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chivalry

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  Quote Dawn Quote  Post ReplyReply Direct Link To This Post Topic: chivalry
    Posted: 29-Nov-2004 at 12:13
where the ideals of chivalry accually practiced or was it just a notion for love poetry?
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  Quote Temujin Quote  Post ReplyReply Direct Link To This Post Posted: 29-Nov-2004 at 12:40

that's always hard to say, it will also vary according to the timeframe, but i would say in the early days there were only a few black sheeps while in the last years of knights, when gunpowder replaced their importance on the battlefield and became robber-knights, chivalry was as good as dead. although the idea still survived into the renaissance and beyond.

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  Quote vagabond Quote  Post ReplyReply Direct Link To This Post Posted: 29-Nov-2004 at 15:34
I think that it was more practiced in court life than ever on the battlefield.  There are many romances that survive - from the Arthurian cycle to the Troubadors of Eleanor - and all celebrated chivalry and the code of honor - but in the heat of battle - there are few real examples of chivalrous actions taken when blood was actually being spilled. 
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  Quote Guests Quote  Post ReplyReply Direct Link To This Post Posted: 27-Dec-2004 at 15:04

Chivalry as a concept derived from the word for a horseman and by extension a knight. (French 'cheval' = horse). The term was in use already in the early 13c. and by the 14c. was being extended to refer to courtly behaviour.

In European literature there was definitely a tradition even before then (I'm really only familiar with stuff back to 1160 or so). What that shows is the ideals that later came to be called chivalry being reflected in epic court poetry. Was it actually practiced? We just can't know - but the mass of literary history we have left certainly suggests so. Stories like this would never survive / succeed if the audience would not believe them to be true or possible.

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  Quote Temujin Quote  Post ReplyReply Direct Link To This Post Posted: 27-Dec-2004 at 15:19
the birth of chivalry were the crusades, it was when moutned soldiers became the defenders fo christendom. the church involved and the knights life became tied to a codex of rites and obligations to the church. he had to follow a code of honour and strict code of social behaviour. the process of knightenigh also became very ritualised and was udner the guidance of clerics who blessed the new knight.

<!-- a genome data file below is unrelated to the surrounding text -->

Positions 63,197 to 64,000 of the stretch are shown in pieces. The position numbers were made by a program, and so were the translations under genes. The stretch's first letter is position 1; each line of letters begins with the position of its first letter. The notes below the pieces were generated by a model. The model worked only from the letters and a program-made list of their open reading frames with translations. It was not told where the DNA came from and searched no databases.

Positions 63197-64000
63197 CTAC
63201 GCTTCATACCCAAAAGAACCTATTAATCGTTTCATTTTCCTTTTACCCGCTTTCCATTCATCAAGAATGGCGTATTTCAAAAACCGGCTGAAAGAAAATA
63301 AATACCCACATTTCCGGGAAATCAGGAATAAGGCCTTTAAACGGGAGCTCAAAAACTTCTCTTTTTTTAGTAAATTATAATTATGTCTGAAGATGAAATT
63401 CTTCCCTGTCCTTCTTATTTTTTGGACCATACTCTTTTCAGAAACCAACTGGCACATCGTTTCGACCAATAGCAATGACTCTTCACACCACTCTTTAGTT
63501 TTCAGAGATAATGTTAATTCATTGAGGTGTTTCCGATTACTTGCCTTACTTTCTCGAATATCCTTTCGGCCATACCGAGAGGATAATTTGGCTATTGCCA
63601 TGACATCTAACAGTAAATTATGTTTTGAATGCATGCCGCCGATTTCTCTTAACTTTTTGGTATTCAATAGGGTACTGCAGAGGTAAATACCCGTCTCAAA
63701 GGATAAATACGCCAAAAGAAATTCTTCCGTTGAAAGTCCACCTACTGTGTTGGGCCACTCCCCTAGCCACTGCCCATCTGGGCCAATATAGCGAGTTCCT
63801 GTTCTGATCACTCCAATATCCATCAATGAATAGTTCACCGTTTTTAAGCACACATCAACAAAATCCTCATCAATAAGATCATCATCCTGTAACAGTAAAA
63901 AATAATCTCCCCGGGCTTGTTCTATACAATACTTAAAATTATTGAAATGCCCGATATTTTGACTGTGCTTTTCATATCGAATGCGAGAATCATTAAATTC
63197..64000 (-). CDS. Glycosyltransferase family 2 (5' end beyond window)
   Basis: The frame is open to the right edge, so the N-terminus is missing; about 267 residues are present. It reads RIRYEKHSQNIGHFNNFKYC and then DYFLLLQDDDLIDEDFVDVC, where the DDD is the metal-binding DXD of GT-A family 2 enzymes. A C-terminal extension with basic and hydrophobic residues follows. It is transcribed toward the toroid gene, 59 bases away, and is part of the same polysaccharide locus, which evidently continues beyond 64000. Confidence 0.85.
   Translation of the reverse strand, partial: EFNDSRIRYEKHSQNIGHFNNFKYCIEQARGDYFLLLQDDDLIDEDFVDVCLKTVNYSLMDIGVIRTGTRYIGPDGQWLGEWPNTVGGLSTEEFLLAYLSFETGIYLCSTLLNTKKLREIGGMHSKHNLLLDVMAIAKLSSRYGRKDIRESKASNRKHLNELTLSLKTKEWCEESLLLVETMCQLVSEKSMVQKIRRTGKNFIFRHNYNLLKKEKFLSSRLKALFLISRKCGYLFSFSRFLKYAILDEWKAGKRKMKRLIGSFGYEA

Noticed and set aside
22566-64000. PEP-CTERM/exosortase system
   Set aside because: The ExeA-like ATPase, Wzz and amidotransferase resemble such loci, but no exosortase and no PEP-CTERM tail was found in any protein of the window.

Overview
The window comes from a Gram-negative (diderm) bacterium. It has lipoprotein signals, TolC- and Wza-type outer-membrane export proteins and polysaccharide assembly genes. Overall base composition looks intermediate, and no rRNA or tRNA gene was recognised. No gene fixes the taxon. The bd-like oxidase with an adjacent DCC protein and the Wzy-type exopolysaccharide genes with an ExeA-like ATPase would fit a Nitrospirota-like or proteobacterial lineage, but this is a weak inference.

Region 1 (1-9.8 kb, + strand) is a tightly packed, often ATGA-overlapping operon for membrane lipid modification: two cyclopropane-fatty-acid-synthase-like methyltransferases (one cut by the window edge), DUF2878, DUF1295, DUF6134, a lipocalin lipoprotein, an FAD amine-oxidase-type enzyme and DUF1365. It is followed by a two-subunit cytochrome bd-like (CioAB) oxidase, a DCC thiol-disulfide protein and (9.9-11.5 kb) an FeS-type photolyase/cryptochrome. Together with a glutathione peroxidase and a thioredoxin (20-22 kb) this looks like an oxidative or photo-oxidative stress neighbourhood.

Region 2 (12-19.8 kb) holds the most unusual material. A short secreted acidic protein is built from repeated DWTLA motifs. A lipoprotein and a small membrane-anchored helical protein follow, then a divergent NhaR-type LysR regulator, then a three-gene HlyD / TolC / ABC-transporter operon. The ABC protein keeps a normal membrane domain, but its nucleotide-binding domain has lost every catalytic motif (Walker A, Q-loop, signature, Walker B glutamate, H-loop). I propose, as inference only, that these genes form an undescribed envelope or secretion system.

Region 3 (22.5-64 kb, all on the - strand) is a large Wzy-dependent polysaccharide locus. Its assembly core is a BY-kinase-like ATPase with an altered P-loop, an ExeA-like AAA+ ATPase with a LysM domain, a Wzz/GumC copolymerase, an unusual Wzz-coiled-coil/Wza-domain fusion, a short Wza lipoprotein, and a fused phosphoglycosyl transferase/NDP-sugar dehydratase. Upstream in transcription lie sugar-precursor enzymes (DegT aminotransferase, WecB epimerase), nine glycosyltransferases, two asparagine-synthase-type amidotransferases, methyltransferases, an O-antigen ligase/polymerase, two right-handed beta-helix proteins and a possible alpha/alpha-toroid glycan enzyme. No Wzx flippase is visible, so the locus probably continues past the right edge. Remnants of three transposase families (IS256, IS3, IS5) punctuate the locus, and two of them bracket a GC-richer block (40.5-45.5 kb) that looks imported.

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  Quote ShadowedRealm Quote  Post ReplyReply Direct Link To This Post Posted: 29-Dec-2004 at 14:25
The birth of Chivalry has also been traced and linked back to earlier Germanic tribes.
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  Quote Imperator Invictus Quote  Post ReplyReply Direct Link To This Post Posted: 29-Dec-2004 at 14:29
How did the romanticism movement in literature affect our view on chivalry? I think that's what Dawn was pondering about.
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  Quote pytheas Quote  Post ReplyReply Direct Link To This Post Posted: 29-Dec-2004 at 19:14
Literature of the period, or more accurately, oral tradition in the early Medieval era can be traced to characters such as Beowulf, Arthur, and Rolland.  These men were the quintisential epitome of all that a mounted knight should strive to become.  The ideals, as Shadowedrelm stated above, were passed down to the Medieval era from Germanic peoples, as with Beowulf and Rolland. (although Rolland was from Britanny and thus a Briton or Celt, the story is nonetheless Frankish).  The tradition of chivalry can be sourced to the early years of the Germanic and Celtic period. 
Truth is a variant based upon perception. Ignorance is derived from a lack of insight into others' perspectives.
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  Quote Dawn Quote  Post ReplyReply Direct Link To This Post Posted: 02-Jan-2005 at 16:16
I was thinking on if the lit of the day was reflecting accual practice or if it was just showing the ideals. Was it common thought or just for those in the "high towers" but mostly just starting discussion.
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  Quote Temujin Quote  Post ReplyReply Direct Link To This Post Posted: 02-Jan-2005 at 16:59